Day 136 of coronavirus in France

Day 1 of de-confinement after 55 days of enforced confinement

We celebrated the first day of deconfinement by sending Daddy to a store that is outside of the one-kilometer radius that we were restricted to. Some people say the one-kilometer radius didn’t apply to shopping since certain people must drive more than one-kilometer to reach the nearest shop, but we also heard rumors of people getting fined because they hit a random check point and the authorities knew that there were multiple shopping options between that spot and their home. So, our family chose to shop local, and do without our favorite charcoal that burns twice as long rather than risk a 125€ fine. Better safe than sorry. #firstworldproblems

Tonight, we had our annual barbecue to celebrate Jérome’s birthday. He was the only guest invited. The dining table has been completely converted into a schoolwork station. He said that was fine because he hasn’t been able to use his dining table for a month either since he began telecommuting. So we set our lap trays with fine china and lit candles on the coffee table to tie together our deconstructed dining experience.

Even though people are permitted to go back to work Jérome is choosing to continue work from home. Our school district has chosen to postpone classrooms opening. Some of us are waiting to see what the results of this de-confinement are going to look like.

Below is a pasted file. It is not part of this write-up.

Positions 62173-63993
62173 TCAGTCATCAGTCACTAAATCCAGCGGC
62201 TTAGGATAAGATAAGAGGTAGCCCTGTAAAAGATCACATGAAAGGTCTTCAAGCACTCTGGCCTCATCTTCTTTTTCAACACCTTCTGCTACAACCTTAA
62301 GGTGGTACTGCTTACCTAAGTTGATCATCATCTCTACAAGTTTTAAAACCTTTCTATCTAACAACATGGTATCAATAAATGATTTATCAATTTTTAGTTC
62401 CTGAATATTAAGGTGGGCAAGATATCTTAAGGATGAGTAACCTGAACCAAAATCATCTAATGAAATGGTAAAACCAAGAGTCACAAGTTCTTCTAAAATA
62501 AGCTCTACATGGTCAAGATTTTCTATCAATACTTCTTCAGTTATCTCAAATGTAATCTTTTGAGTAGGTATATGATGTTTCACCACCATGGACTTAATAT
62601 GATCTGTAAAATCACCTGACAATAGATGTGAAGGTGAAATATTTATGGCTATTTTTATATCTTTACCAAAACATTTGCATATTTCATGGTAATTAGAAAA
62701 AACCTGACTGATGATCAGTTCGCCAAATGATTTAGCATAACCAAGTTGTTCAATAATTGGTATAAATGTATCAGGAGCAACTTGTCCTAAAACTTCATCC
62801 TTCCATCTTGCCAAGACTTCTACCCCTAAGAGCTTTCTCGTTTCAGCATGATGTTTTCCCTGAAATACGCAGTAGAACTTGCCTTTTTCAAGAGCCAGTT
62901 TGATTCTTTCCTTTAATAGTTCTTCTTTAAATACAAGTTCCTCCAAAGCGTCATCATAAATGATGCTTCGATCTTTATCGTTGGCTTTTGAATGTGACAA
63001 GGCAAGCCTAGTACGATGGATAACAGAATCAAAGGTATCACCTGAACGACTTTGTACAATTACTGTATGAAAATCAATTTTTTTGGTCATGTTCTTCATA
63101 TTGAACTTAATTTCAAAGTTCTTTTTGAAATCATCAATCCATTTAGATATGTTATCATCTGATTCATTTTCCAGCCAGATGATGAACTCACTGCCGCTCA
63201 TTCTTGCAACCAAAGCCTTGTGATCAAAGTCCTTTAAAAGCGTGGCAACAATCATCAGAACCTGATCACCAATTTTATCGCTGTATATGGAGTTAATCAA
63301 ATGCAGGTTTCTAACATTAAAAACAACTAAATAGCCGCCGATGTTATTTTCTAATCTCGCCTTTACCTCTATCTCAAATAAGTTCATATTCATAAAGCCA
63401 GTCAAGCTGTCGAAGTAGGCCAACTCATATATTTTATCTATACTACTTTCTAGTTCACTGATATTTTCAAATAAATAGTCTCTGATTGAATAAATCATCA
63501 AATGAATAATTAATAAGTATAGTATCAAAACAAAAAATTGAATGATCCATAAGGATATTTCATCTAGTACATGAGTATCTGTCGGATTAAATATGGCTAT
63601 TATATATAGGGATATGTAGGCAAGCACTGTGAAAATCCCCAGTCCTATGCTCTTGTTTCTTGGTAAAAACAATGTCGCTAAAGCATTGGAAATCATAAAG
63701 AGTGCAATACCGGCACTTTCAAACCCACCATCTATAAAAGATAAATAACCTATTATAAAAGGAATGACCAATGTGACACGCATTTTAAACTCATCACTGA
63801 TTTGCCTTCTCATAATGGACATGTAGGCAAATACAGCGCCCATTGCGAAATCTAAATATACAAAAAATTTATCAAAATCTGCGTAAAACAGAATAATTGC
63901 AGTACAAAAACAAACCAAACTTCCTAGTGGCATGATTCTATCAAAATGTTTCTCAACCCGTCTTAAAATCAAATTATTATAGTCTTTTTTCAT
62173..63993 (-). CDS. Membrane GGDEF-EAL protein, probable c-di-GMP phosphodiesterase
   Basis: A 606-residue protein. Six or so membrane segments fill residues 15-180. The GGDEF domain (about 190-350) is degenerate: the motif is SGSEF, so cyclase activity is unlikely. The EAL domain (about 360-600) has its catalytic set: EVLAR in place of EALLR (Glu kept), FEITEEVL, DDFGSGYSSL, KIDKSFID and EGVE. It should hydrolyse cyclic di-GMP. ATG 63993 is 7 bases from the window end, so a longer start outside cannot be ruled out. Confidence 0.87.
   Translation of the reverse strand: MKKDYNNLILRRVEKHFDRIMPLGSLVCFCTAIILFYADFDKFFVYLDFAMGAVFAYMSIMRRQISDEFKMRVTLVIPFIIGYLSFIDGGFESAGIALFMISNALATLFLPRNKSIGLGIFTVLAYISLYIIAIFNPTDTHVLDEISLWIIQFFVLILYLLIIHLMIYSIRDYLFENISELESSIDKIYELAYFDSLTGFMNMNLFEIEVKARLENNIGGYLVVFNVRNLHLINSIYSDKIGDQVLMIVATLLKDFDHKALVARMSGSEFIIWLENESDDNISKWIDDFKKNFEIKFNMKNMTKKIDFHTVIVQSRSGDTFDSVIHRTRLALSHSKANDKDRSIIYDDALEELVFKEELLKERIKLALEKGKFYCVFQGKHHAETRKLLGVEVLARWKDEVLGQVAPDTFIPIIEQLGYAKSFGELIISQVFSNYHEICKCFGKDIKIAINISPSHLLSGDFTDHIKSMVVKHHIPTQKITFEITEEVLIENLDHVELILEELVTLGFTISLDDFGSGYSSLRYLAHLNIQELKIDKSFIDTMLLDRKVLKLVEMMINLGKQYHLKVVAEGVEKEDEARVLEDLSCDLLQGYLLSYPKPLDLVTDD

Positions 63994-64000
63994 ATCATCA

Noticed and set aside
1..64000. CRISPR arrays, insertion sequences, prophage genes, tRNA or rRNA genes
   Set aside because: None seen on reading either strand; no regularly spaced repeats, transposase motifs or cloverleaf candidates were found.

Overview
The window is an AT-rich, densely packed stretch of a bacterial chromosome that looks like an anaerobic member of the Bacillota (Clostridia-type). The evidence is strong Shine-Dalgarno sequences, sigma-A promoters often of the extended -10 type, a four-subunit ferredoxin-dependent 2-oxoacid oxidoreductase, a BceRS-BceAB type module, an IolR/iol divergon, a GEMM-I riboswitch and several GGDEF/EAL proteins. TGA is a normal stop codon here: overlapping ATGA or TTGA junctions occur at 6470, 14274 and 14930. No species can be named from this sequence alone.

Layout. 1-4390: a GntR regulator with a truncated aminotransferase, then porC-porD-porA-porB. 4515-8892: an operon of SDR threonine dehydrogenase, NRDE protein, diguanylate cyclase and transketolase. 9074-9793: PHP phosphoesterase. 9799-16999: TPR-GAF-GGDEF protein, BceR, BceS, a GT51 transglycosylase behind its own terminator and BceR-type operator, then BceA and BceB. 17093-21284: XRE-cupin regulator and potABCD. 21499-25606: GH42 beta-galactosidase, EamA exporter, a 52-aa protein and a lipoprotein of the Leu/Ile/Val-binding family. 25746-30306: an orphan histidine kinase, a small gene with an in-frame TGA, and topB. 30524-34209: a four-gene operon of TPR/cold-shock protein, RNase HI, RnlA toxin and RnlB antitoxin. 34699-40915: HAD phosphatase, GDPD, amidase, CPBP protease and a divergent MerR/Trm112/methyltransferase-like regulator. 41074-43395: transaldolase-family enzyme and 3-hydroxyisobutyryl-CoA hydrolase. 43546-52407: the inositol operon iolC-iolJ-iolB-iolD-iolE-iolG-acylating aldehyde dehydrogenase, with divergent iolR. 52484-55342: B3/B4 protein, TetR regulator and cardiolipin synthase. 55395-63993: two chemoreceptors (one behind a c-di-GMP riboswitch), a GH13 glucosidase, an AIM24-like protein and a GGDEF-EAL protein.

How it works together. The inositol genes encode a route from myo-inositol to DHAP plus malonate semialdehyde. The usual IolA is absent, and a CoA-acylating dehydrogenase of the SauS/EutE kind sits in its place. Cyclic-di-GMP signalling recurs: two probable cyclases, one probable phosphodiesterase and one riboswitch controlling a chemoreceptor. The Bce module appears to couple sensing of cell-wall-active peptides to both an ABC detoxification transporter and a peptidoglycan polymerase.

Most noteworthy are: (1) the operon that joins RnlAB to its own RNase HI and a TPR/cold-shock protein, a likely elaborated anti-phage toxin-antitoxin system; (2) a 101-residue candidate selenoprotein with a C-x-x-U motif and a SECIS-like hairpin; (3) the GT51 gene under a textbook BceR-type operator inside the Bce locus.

Meanwhile, it seems that most people have understood that everything is fine and it’s a return to life as normal. The parks are full of families playing – no masks to be seen, despite the fact that our city passed out 35,000 masks a few days ago.

When they begin loosening the restrictions, it doesn’t mean that the virus is less dangerous, it just means that there is room for you at the ICU.

Some of my neighbors are regretting the official term deconfinement as it feels too final and lacks clarity in communicating that today marks a new phase in an ongoing process.

Stores have installed plexiglass barriers to protect their cashiers. Busses as well have barriers to protect the bus drivers. A handful of stores have chosen to require face masks upon entry. But the only place where facemasks are enforced with a fine are on public transportation and only in the greater Paris area.

Oh, and I have another fast-breaking news flash. A few days ago, a doctor at a hospital in Paris pulled out all of the samples of patients in December and tested the samples for COVID-19 and one sample came back positive. So that pushes back our earliest confirmed case of Coronavirus in France nearly a month earlier than the previously reported official date used to be January 25th and now it’s December 27th.

As of right now, I’m not planning on updating over fifty posts that begin with the timeline counter based on those dates. They were honest dates we believed to be true at the time of the posts. I can’t really change the past, can I? This disclaimer will have to do. But I did want to explain to you why the timeline date has changed dramatically since my last post a few days ago.

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